Beth Ditto On 'Fake Sugar' And Sweet Memories
For the past several years, Beth Ditto was known as the dynamic frontwoman of the dance-punk band Gossip. She established herself as a singer with a helluva voice who embraced being queer, feminist and fat.
"For me, taking 'fat' was like taking the word to describe myself," Ditto tells NPR's Lulu Garcia-Navarro. "I am big. I take up a lot of space, I'm very loud. If someone can say that they are thin, I feel like I can say that I'm fat. ... There's other words that people like to use, like curvy or thick — and I'm just like, I'm not a road. I'm not a steak. I'm just — I'm big. I'm big and I'm fat, and that's just what it is, and that's OK!"
Last year, Ditto confirmed that Gossip had disbanded and that she'd be focusing more on her fashion line and her own music. Now, she's released her first solo album, Fake Sugar. On it, the Arkansas-born singer struts back to her Southern roots, mining them for songs about love, identity — and especially family, a subject she's often sung about.
"When I look back at all the Gossip records, I feel like all of them were somewhat about family," she says. "It's just one of those things that you deal with your whole life, isn't it, growing up? And then you start to realize that there's so many different kinds of family ... The way that family changes throughout your life, the way your relationship to family [changes] and the different kinds of family you have ... it just hits you like a brick."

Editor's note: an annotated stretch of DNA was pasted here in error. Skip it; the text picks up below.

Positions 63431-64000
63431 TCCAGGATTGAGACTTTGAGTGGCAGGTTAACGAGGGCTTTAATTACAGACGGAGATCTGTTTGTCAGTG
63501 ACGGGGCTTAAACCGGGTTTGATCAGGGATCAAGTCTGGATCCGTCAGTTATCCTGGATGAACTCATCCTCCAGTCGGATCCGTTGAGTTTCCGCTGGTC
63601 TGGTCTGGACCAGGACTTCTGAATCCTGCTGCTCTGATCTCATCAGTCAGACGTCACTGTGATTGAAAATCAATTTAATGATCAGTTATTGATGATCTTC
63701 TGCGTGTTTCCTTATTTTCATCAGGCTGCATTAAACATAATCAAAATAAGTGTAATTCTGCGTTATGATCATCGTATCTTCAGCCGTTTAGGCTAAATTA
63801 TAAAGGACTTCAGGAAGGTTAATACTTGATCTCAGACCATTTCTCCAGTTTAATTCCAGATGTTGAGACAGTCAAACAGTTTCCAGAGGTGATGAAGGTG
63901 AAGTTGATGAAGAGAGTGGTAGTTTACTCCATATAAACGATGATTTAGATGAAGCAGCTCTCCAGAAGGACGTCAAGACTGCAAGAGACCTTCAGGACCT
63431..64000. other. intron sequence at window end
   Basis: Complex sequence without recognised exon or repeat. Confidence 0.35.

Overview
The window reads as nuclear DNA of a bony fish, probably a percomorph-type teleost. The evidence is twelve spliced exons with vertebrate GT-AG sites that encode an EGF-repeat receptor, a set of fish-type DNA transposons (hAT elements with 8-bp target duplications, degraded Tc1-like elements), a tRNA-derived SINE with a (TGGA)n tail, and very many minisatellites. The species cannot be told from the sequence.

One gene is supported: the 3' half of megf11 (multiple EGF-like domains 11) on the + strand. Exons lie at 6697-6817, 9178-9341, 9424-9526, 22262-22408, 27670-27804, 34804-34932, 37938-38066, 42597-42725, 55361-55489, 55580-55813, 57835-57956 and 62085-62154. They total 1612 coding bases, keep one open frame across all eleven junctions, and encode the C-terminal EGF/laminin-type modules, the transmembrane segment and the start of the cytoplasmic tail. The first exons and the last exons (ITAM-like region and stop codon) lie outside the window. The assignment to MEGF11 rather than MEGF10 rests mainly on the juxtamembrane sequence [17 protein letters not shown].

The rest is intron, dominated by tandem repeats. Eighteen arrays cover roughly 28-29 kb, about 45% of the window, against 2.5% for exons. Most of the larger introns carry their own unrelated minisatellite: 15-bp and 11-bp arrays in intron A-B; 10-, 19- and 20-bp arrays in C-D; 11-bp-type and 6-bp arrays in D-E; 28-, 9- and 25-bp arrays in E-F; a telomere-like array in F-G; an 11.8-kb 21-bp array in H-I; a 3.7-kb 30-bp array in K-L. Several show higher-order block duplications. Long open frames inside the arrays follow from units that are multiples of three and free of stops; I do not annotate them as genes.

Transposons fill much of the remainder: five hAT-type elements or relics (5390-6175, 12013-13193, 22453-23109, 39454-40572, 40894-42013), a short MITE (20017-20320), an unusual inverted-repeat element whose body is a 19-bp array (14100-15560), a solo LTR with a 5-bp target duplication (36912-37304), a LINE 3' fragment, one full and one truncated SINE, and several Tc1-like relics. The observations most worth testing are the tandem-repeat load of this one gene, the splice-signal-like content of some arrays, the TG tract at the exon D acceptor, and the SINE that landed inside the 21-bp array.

Ditto left her Arkansas hometown and moved to Washington state in 1999; she says she wanted to escape the racism and homophobia that she says was "in the air all the time." But she says Fake Sugar, which draws unapologetically from the sounds of the South, reflects the more positive light in which she's begun to view her upbringing since her father died in 2011.
"After he and my mom split, he used to take us to honky-tonks all the time," she says. "My dad would do sound and my cousin would play the piano and my brother'd be playing the drums. And there'd be, like, old men drinking Old Milwaukee and buying you Black Jack gum and Cherry Cokes and I would dance on their feet.
"It was just a really sweet, very Southern memory that I think is so specific to where I grew up," she continues. "I feel like it was time to be like, 'You know what, that's what made me who I am and those are the really beautiful parts.' "
Web editor Rachel Horn contributed to this story.
Copyright 2020 NPR. To see more, visit https://www.npr.org.